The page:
It was something you really wanted to do?
To document it it, or to make the record?
Well, to make records. I like doing. No ulterior motives. No longterm motives. Really, I think just I just thought This man is making some good music let’s try and capture it. Let’s keep it.
And how did you arrange the business matters between you? Because he [Murray] wasn’t signed to any record company. Was it a one off deal for that recording?
Yeh, You’re doing a concert, some money on top if I can record it if that’s ok? Most of us work on word of mouth and knowing each other. And trust.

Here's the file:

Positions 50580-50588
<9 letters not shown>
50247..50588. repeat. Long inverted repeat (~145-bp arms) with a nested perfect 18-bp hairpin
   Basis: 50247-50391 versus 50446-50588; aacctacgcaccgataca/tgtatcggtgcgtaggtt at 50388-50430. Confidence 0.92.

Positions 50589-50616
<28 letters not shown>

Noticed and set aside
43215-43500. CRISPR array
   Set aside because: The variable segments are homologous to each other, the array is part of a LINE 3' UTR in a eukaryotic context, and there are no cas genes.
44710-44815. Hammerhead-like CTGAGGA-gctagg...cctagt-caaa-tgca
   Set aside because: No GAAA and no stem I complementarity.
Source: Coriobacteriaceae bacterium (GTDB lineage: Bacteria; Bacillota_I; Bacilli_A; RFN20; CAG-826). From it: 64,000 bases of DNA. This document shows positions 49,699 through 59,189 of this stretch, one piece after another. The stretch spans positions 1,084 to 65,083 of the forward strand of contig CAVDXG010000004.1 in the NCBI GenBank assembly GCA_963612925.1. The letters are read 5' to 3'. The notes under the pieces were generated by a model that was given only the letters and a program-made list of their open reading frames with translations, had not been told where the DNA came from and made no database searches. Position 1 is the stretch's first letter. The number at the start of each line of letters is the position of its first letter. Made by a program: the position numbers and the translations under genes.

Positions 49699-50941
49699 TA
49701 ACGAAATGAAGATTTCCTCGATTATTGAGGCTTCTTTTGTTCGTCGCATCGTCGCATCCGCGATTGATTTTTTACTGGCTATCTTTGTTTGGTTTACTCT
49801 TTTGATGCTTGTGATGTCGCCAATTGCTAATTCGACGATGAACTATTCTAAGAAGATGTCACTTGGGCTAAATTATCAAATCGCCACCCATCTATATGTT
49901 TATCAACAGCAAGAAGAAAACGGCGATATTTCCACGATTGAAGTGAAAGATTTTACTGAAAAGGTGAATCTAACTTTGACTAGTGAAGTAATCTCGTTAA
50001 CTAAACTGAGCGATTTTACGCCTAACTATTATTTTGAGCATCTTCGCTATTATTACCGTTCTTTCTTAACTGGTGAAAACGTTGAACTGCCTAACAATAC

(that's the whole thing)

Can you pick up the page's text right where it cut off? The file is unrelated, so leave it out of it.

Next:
That would have been a one-off fee, rather than a royalty?
Yes. There will be some form of a contract between us.
He would have seen it as a good promotion would he?
I don’t know if Dave would even see it in quite that sort of way it’s just here’s another chunk of money I’m gonna get … Much of it, particularly at that time was sort of, in some ways live for the moment. Just have a good time. Some people were more calculating than others, but for many of us it’s just a day-to-day musicians life. Some opportunity comes up (.) let’s not haggle too much over it. Of course that is how some people do get burnt. Taking anything that comes along; and then regretting it afterwards. To best as I am aware David and I have never fallen out at all, or had any difficulties. They were all nice guys.